Two dozen people sitting in folding chairs balancing paper plates on their laps gathered Saturday at the United Church of Christ in Ashland to begin a movement. The group, calling itself the Renters Free Breakfast, plans to meet monthly to create a coalition of people concerned with the housing crisis in Ashland and other Oregon cities.
“Everyone has a right to decide where to call home,” said Jason Houk of Oregon Jobs with Justice, who organized the gathering. He described the difficulty of living in a community with a less than 1 percent vacancy rate, according to the Ashland Housing Commission. “In the last year and a half people are being squeezed out of our community. Working class people are being pushed out,” Houk told the gathering.
The meeting comes in the wake of a new report from Children First for Oregon putting the number of homeless students statewide at a record 21,340, or 3.7 percent of the state’s public school enrollment.
Nearly 2,000 pre-schoolers are also homeless. The agency reports that rising rents and earnings not keeping up have trapped families in a housing crisis. The US Census confirms that the typical family earned $1,300 less than its inflation-adjusted income in 2007, before the recession.
People have not recovered from the housing collapse of 2008.
“I was working 55 hours per week and volunteered in my community and now I’m on the street. My landlord raised my rent 400 per month with 10 days notice,” said Marcus Harper. Harper said as a result of losing a steady place to live it was impossible to hold on to the rest.
He is one of the thousands of examples of those newly homeless as the numbers rise throughout the West. Every large city has declared a crisis and despite efforts to slow the tide, homelessness continues to rise.
“We have to lift the state ban on rent control and eliminate no-cause evictions. We have to demand the city funds the Housing Trust Fund,” Houk said about first steps toward creating a tenants’ voice in Ashland. He pointed to Portland Tenants Union as an example of people who came together to demand rights as renters.
The city of Ashland Housing Trust Fund was established to assist with affordable housing but is not funded at set levels annually. Mayor John Stromberg has also pointed to the fund as a piece of the puzzle in dealing with the housing emergency which faces Ashland.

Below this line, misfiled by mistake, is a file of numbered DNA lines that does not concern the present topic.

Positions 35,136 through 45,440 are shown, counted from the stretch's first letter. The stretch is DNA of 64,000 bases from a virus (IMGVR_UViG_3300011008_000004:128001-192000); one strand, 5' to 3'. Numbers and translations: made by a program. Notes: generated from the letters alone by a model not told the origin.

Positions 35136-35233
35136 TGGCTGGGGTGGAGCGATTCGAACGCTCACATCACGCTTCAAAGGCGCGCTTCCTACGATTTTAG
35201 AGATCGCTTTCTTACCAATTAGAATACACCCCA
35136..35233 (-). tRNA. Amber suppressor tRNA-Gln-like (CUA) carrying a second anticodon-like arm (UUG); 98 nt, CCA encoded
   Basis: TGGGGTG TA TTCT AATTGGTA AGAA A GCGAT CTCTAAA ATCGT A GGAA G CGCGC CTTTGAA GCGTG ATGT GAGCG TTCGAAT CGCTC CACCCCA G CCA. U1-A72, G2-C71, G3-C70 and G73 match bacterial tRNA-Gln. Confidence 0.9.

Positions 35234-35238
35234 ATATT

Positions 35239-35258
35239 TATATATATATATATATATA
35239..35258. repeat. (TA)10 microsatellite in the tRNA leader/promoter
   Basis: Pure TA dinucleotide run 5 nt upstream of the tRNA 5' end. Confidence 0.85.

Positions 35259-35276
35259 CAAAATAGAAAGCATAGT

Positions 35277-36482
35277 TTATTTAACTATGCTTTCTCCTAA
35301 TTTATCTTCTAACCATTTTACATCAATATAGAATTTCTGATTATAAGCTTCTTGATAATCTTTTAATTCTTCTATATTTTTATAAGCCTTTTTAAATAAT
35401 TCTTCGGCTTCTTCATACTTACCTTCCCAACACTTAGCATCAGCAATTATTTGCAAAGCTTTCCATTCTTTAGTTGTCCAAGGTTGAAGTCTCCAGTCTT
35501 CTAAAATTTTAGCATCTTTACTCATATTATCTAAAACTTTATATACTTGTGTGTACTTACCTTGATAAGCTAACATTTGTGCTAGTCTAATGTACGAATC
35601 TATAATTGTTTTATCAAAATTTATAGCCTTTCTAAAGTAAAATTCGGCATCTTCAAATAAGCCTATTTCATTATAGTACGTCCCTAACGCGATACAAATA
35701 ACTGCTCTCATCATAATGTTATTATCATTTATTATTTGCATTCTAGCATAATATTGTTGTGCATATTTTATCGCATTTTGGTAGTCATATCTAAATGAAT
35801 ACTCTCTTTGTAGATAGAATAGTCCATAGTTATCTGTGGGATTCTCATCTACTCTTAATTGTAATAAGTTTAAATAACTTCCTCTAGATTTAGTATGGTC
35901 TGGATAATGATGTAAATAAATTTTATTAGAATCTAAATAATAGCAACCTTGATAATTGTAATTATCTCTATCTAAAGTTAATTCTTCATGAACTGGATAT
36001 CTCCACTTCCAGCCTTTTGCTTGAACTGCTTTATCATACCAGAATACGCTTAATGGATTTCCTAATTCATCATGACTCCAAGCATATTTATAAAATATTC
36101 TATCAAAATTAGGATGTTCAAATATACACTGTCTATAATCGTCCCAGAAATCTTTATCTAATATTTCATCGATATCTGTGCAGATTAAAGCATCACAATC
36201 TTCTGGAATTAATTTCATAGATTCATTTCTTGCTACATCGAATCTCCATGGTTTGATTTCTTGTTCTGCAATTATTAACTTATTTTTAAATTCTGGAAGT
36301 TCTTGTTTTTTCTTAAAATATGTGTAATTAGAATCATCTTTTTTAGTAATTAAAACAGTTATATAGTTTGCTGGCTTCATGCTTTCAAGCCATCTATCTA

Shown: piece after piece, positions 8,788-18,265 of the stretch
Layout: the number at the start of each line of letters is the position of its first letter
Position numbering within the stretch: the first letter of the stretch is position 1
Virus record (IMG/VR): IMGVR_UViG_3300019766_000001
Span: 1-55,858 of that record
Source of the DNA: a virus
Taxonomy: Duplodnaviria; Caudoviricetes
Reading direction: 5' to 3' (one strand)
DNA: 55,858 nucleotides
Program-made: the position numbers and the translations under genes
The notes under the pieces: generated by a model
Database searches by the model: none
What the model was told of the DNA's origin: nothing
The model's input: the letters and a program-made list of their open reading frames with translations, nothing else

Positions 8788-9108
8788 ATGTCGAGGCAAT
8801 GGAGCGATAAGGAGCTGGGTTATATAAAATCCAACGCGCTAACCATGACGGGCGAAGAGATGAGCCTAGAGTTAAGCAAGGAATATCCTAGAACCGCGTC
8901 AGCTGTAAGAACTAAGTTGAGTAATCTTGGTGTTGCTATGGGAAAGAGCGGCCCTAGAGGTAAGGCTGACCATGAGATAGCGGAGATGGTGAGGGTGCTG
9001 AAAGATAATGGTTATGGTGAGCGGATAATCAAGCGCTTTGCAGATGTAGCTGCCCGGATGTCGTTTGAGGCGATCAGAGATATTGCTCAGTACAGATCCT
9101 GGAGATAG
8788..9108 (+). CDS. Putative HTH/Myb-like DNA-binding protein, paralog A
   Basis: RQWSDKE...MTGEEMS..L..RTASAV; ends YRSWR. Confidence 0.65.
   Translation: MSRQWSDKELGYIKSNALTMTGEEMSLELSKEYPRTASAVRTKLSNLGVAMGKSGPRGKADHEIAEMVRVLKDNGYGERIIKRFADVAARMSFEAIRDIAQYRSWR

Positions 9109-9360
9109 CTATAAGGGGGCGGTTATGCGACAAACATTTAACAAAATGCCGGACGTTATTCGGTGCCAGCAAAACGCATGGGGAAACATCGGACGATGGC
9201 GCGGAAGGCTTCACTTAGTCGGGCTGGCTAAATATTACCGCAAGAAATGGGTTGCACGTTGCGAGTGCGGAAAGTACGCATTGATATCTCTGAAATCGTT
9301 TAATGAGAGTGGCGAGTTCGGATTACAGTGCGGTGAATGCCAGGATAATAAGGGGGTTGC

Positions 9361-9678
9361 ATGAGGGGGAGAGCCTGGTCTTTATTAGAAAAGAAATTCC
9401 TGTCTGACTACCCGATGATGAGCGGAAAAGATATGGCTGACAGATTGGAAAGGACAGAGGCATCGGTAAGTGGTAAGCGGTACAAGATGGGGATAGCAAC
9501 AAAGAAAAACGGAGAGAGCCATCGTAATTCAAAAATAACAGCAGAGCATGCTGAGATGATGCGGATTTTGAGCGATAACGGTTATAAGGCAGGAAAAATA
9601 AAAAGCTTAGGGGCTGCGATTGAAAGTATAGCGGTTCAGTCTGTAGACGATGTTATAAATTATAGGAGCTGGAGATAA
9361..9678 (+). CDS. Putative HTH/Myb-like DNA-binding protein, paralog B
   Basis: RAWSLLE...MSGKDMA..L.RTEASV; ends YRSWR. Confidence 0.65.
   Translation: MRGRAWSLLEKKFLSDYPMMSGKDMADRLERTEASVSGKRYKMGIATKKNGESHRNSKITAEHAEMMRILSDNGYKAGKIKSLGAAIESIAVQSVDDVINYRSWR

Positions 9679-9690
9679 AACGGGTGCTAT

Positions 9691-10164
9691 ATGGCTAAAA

Michelle Linley of the Jackson County Housing Authority told those gathered that she would volunteer to help walk people through paperwork and the system to assist in whatever way she could. She also acknowledged the difficulty for tenants in finding affordable housing. “Waiting lists are a year out. Once a person has a housing voucher (for housing subsidies) for more than a year, you’re in. No matter how much you make after that. We have people making $60,000 per year on vouchers.”
Others in the meeting discussed the number of vacant homes, suggesting perhaps homeowners could be offered incentives to rent the homes to people at affordable levels. “Some communities waive or lower property taxes to owners to get the houses occupied,” said Linley, referring to an idea floated in Chicago. Others wanted to see property managers “held accountable.” “These property managers say they are just doing what their owner clients want, but they advise those clients. Maybe they should have to do a social needs assessment to let property owners who don’t live here know what’s happening,” Houk told the group.
He also encouraged participants to invite their city councilors and public officials so they could hear the stories of their community members affected by the lack of affordable housing and the ensuing homeless crisis as a result. “Invite them to come and help create solutions,” Houk suggested.
While The Free Renters Breakfast was sponsored in part by Councilor Carol Voisin who leaves office at the end of the year after losing her bid for mayor, she was not in attendance nor were any other members of the council or others in elected office.
The group plans to meet monthly in hopes of becoming a voice for renters and also to expedite change through petitioning and organizing around the issue of the growing number of working families and children with nowhere to live.
Since 2007 the costs of rent and childcare has increased dramatically, by 10 and 18 percent faster than inflation, respectively.
Jackson County has been listed as one of the least affordable places to live when earnings are factored in, according to the Housing Commission. The overall problem of homelessness among children and families was most intense in small towns and rural areas around Oregon, with one in three children reporting some form of homelessness in Butte Falls.
“It is a crisis, but people don’t speak about it like it’s a crisis. It’s a slow motion tragedy,” said Houk.